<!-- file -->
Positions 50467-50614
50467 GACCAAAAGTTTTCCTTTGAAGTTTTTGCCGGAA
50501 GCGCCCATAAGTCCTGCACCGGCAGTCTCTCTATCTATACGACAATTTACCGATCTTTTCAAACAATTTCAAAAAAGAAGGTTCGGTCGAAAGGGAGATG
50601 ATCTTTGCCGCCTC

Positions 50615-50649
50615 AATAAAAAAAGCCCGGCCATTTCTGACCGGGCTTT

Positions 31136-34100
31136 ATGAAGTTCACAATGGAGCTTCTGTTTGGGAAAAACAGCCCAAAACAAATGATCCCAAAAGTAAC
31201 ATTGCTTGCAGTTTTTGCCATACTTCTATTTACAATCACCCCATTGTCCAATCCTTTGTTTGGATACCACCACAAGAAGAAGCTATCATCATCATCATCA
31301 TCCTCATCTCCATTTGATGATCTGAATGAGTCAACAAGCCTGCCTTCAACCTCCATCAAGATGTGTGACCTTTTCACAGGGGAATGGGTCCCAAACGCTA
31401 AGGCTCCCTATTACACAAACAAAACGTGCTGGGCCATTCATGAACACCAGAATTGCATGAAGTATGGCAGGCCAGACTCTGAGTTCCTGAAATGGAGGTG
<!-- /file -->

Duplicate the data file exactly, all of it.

Positions 50467-50614
50467 GACCAAAAGTTTTCCTTTGAAGTTTTTGCCGGAA
50501 GCGCCCATAAGTCCTGCACCGGCAGTCTCTCTATCTATACGACAATTTACCGATCTTTTCAAACAATTTCAAAAAAGAAGGTTCGGTCGAAAGGGAGATG
50601 ATCTTTGCCGCCTC

Positions 50615-50649
50615 AATAAAAAAAGCCCGGCCATTTCTGACCGGGCTTT

Positions 31136-34100
31136 ATGAAGTTCACAATGGAGCTTCTGTTTGGGAAAAACAGCCCAAAACAAATGATCCCAAAAGTAAC
31201 ATTGCTTGCAGTTTTTGCCATACTTCTATTTACAATCACCCCATTGTCCAATCCTTTGTTTGGATACCACCACAAGAAGAAGCTATCATCATCATCATCA
31301 TCCTCATCTCCATTTGATGATCTGAATGAGTCAACAAGCCTGCCTTCAACCTCCATCAAGATGTGTGACCTTTTCACAGGGGAATGGGTCCCAAACGCTA
31401 AGGCTCCCTATTACACAAACAAAACGTGCTGGGCCATTCATGAACACCAGAATTGCATGAAGTATGGCAGGCCAGACTCTGAGTTCCTGAAATGGAGGTG